Why Rema is The Culture Icon for 2023

by Chude Jideonwo

It is impossible not to be inspired by Nigeria’s Afrobeats generation. 

To be sure, they have risen on the courage and chutzpah of a previous generation – 2face, Psquare, Freestyle (now Mista Styles), Sasha, Ruggedman, the Remedies, Bouqui and others who often go unsung – but they deserve the credits for seizing the moment, casting out convention, and leaning in. 

But in a sky full of sparkling stars like everyone’s fav Davido, the iconoclastic Burna Boy and the fearless Wizkid, I believe it is the younger sibling Divine ‘Rema’ Ikubor, that fully captures where the moment has come, its limitless potential, and its range of possibilities. 

People often think Nigerian creatives and especially its Afrobeats clan need to be a certain way: gregarious, combative, other-focused. People think they have to surround themselves with activity, and keep churning ‘content’. People expect them to stoke rivalries, rile up their base, and thump their chests. 

In all of this, there is Rema: silent, focused, ferocious. 

I remember watching a raft of his interviews one weekday morning two years ago and thinking: This is the one who will remain, who will outlast, who will be unforgettable. 

The number one and two reasons for his success of course are both talent and hard work. But talent is not scarce in Nigeria, and on average we work very hard. 

The deeper reason for his success? I think it is a sense of inner-directedness that doesn’t refer to anyone but himself. Rema is certain about who he is, what he is capable of and how far he can go. 

His rise, as far as can be seen, is not driven by fear, panic, competition. It is driven by a deep understanding that he has a unique contribution to the world, only he can make that contribution and there is no need to pay attention to what anyone else is doing in making that contribution. 

It might seem strange to make this analogy, but it isn’t if you’ve actually paid attention to him: he is what the spiritual teacher Deepak Chopra 3 decades ago called ‘self-referential’.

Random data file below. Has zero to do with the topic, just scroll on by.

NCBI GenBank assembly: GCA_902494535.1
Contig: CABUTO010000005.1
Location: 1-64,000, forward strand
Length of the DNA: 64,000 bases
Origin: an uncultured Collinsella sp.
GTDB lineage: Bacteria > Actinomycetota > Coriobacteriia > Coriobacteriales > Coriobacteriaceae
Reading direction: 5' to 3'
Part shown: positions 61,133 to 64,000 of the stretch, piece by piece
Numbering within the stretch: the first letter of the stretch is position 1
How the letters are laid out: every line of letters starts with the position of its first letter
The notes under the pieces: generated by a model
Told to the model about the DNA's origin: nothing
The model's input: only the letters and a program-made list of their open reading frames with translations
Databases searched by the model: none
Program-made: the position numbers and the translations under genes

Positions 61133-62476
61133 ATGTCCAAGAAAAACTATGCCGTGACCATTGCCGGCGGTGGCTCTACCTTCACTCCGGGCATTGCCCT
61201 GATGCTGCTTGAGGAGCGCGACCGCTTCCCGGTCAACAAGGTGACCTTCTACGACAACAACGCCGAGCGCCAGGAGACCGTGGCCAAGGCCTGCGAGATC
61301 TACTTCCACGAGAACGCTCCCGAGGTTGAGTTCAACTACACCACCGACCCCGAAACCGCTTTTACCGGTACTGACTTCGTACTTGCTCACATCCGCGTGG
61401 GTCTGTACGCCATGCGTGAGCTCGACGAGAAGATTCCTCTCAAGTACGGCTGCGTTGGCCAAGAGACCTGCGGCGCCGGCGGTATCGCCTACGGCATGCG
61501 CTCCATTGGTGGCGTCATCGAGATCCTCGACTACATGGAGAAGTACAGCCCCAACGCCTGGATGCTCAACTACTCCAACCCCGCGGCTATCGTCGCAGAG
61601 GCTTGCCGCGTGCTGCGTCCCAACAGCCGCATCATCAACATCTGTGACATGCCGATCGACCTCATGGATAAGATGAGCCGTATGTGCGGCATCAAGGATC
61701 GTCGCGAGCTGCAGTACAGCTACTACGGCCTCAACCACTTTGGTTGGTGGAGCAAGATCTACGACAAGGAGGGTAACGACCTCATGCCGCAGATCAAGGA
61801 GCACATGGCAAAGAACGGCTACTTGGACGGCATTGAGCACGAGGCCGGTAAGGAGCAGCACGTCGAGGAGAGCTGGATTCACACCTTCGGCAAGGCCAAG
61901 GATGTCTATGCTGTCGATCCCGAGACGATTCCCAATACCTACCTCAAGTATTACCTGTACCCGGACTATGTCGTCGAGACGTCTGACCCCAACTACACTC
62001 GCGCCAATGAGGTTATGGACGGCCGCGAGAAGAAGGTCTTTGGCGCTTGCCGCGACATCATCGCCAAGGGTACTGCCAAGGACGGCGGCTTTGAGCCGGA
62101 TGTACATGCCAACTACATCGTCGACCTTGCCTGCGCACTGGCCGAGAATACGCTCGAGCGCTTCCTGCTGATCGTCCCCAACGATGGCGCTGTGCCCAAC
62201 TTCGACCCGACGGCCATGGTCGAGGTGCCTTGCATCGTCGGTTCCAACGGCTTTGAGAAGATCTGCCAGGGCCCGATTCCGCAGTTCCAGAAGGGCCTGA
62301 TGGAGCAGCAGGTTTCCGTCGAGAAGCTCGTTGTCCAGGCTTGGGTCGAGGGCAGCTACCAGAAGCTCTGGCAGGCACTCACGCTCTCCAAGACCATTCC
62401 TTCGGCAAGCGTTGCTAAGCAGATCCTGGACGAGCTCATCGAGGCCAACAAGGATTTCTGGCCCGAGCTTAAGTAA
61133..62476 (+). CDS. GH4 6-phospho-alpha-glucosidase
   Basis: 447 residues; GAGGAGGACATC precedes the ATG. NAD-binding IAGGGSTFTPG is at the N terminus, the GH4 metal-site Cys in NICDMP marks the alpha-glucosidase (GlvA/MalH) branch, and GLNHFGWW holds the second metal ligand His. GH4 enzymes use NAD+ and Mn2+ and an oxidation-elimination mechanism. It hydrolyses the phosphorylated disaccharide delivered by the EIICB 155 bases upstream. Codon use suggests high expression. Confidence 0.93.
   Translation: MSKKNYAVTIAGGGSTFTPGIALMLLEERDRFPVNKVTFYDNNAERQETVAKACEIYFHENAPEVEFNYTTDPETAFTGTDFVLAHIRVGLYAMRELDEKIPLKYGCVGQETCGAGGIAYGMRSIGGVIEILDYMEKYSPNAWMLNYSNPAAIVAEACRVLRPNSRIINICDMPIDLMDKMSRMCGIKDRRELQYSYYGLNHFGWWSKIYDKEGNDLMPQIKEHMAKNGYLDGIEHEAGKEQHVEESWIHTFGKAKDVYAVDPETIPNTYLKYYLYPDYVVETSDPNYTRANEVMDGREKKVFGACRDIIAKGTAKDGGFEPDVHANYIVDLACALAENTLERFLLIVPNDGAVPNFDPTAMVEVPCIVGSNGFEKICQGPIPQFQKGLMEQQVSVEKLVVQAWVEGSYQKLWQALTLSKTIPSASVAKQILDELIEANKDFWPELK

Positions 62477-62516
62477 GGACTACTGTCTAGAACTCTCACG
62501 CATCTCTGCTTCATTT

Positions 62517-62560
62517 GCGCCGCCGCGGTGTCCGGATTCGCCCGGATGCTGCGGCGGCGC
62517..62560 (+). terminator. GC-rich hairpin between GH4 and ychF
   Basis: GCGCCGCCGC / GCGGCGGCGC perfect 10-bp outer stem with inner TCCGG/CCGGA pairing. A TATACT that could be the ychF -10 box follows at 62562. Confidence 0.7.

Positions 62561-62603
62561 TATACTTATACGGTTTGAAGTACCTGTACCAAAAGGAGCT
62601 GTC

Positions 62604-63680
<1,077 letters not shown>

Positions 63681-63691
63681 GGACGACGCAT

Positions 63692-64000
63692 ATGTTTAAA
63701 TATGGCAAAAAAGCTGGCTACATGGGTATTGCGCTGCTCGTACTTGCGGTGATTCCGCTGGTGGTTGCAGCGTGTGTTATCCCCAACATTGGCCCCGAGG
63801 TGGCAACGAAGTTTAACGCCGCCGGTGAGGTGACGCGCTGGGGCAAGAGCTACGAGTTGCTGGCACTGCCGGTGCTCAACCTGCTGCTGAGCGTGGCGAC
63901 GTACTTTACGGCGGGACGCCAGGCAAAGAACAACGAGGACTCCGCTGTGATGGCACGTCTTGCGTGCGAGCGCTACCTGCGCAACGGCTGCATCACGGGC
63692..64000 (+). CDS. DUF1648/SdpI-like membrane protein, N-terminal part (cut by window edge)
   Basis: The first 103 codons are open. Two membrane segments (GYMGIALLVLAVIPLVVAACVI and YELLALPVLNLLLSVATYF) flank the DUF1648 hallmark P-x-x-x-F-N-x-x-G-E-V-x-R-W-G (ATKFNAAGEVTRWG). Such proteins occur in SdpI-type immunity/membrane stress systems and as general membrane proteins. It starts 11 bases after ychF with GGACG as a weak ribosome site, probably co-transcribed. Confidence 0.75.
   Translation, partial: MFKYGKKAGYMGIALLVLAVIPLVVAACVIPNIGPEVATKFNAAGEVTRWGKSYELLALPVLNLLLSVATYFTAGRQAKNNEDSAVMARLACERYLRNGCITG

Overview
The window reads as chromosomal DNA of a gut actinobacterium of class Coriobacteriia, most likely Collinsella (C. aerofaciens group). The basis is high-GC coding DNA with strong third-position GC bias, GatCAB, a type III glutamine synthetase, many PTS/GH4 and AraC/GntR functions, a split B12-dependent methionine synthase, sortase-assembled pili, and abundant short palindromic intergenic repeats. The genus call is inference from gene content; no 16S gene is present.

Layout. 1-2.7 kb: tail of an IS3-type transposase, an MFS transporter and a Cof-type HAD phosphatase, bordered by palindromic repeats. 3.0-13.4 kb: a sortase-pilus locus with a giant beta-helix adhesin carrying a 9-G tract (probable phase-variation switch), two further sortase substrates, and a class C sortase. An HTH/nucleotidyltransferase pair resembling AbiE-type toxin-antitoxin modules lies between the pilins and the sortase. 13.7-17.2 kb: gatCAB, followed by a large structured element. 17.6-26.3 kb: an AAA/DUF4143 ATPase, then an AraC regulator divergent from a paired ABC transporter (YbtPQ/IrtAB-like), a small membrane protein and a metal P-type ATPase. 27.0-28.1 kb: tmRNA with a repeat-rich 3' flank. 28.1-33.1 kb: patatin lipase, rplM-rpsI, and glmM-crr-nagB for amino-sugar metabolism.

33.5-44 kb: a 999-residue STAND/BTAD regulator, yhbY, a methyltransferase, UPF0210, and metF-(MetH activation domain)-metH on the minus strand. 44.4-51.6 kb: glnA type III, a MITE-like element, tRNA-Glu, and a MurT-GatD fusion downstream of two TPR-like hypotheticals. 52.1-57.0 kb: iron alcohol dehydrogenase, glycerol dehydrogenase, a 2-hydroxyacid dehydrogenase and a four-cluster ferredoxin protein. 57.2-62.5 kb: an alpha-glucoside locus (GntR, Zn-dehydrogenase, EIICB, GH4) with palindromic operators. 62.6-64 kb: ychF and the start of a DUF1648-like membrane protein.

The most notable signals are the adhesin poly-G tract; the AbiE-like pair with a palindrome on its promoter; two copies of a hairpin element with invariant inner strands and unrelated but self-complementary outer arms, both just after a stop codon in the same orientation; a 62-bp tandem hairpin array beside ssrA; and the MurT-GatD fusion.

That’s extremely strange because Rema is resolutely Gen Z. And, without judgement, it’s a generation convinced it must constantly be seen, constantly be heard, and that hustle and grind is the only game that matters. Of course, the origins of this energy come from millennials – so no one should climb a high horse too quickly. 

But it is remarkable that Rema has eschewed all of that, to succeed in his own way, to listen to his own voice, to pay attention to his own spirit, and to dance to his own tune – all the way beyond 1 billion streams. 

He is an icon, and almost inevitably will end up a legend. Because, you see, even Grammy-award winning stars come and go, raves end, trends expire, but legends? Those who have their eyes on the eternal? Who who see beyond the fickle here and now? They are the ones that end up truly mattering. 

Rema teaches us that it never goes out of style for one to know one’s self, to be one’s self fully and to walk one’s own path, however lonely.

In this way, he is a voice – beyond the music – crying in the wilderness; a prophet speaking softly to his generation and to the age: Calm down. 

One can only hope, in a time of great spiritual, emotional and mental health crises, that the people listen. 

*Jideonwo is the award winning host of the viral talk show #WithChude, and the award winning director of the film ‘Awaiting Trial’. His extensive media holdings include leading companies in marketing, television, digital media and consulting – and he has served on the boards of Microsoft 4Afrika, the Oando Foundation and The Initiative for Equal Rights.  

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